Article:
a cutting member having at least one grit particle radially displaced from the shaft, wherein the shaft and the cutting member have a mutual rotational axis, wherein the cutting member has a base where the cutting member connects with the shaft along the proximal end, wherein the at least one grit particle is fixed to an edge of the cutting member and located at the distal end of the cutting member, wherein the at least one cutting thread and the at least one male screw thread are located along the distal end of the mutual rotational axis beyond the base, and wherein the at least one cutting thread and the at least one male screw thread are located along the distal end of the mutual rotational axis at an adjustable spaced distance from the extent of the cutting member.
4. A tool for cutting a circular opening and retaining the cut portion, comprising:
a shaft having at least one male screw thread, wherein the shaft has a distal end and a proximal end; and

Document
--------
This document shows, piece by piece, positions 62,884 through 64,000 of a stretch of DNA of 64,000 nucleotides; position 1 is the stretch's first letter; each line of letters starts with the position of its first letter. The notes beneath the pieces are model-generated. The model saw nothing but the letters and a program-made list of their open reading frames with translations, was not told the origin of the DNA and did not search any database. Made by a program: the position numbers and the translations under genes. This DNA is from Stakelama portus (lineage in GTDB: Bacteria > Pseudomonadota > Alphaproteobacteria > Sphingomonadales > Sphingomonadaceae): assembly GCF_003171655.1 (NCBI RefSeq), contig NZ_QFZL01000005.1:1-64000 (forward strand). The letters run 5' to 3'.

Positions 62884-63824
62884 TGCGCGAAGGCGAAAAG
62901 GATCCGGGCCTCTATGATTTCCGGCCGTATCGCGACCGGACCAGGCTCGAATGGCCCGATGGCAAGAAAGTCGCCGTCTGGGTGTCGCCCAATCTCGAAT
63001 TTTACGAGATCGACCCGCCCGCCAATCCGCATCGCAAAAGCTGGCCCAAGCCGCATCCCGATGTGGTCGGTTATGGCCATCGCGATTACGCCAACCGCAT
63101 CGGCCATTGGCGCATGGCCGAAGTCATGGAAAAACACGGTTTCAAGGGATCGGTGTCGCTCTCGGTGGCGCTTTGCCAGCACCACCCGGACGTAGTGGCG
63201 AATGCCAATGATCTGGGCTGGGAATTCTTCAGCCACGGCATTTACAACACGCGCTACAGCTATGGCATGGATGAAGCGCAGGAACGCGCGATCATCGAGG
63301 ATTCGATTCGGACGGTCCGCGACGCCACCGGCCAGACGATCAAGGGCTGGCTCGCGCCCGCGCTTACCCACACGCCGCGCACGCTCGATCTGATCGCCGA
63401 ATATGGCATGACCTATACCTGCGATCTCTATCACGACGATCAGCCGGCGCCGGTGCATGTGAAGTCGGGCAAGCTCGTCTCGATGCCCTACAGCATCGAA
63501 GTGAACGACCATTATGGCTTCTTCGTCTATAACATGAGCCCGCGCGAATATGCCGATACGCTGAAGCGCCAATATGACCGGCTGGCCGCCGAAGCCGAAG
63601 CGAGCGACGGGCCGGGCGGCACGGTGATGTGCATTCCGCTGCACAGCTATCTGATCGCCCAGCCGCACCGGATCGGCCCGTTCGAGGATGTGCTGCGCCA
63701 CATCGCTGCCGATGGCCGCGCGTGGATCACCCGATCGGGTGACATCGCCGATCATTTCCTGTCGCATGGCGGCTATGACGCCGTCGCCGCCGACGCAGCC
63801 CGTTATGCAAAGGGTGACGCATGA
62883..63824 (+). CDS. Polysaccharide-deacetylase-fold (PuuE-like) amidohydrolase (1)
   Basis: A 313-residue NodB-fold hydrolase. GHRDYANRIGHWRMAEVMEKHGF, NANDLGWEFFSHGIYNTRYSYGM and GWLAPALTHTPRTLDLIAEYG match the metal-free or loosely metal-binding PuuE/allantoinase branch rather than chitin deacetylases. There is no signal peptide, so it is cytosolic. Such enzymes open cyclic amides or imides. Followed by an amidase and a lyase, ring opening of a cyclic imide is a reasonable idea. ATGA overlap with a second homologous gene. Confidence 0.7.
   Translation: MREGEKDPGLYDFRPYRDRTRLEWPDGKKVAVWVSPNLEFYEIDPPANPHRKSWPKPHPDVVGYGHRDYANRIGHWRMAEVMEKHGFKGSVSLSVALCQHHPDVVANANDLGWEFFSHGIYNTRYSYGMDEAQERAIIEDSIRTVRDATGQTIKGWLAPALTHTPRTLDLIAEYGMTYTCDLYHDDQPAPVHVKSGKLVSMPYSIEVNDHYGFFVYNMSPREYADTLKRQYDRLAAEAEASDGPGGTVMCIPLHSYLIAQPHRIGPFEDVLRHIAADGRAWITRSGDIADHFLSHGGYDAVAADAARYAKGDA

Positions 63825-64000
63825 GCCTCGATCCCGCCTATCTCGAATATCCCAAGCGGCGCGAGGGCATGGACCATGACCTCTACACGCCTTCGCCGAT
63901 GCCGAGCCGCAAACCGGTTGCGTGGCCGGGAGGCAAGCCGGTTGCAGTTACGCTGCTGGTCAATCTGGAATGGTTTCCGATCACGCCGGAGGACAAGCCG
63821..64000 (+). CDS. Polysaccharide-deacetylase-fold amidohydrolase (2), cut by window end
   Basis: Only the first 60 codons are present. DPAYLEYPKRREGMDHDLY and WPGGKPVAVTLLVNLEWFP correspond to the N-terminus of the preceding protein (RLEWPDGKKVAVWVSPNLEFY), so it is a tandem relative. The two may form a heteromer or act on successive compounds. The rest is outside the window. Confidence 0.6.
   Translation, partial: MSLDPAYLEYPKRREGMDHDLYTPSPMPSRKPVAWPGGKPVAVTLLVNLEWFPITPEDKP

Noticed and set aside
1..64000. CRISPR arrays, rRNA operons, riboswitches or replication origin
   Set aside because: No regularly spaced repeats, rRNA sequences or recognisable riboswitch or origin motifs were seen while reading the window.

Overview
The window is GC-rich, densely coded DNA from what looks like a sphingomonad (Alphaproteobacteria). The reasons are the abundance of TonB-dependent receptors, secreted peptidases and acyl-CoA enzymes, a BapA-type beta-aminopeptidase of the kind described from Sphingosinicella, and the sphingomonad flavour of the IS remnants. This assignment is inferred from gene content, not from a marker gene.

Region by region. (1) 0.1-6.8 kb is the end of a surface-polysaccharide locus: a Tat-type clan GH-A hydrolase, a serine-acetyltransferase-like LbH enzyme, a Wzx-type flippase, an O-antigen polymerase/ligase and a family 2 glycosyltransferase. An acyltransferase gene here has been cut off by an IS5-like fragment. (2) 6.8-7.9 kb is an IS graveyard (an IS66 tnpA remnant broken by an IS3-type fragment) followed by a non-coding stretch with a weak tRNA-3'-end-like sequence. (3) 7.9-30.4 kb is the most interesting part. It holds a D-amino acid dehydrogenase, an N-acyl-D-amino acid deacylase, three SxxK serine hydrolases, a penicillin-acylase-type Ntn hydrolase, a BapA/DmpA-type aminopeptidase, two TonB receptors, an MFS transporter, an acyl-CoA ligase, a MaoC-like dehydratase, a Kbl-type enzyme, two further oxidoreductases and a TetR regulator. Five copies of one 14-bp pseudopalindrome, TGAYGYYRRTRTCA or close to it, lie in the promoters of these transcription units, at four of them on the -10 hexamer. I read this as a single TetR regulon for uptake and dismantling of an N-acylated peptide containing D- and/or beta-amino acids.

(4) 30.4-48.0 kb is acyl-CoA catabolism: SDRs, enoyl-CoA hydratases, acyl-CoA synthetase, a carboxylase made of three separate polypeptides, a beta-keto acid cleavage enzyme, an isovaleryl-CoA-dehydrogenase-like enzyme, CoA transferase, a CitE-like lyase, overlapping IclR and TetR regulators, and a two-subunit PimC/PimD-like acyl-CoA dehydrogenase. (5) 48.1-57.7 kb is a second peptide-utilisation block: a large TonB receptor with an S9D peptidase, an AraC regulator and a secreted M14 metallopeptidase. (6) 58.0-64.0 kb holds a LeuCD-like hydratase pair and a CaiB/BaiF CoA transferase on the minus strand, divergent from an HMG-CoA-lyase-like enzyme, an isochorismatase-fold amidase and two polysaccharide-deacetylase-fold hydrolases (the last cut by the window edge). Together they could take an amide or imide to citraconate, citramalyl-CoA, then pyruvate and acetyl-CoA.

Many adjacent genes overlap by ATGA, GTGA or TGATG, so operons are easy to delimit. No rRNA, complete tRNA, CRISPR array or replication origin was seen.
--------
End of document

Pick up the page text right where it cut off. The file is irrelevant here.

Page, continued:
a cutting member having at least one saw tooth radially displaced from the shaft, wherein the shaft and the cutting member have a mutual rotational axis, wherein the cutting member has a base where the cutting member connects with the shaft along the proximal end, wherein the at least one saw tooth is located at the distal end of the cutting member, wherein the at least one male screw thread is located along the distal end of the mutual rotational axis beyond the base, and wherein the at least one male screw thread is located along the distal end of the mutual rotational axis at an adjustable spaced distance from the extent of the cutting member.
5. The tool as recited in claim 1, wherein the tool is fabricated from a single piece of a material.
6. The tool as recited in claim 1, wherein the tool is assembled from at least two separate pieces adapted to fit together.
7. The tool as recited in claim 1, wherein the at least one cutting bit is at least one saw tooth.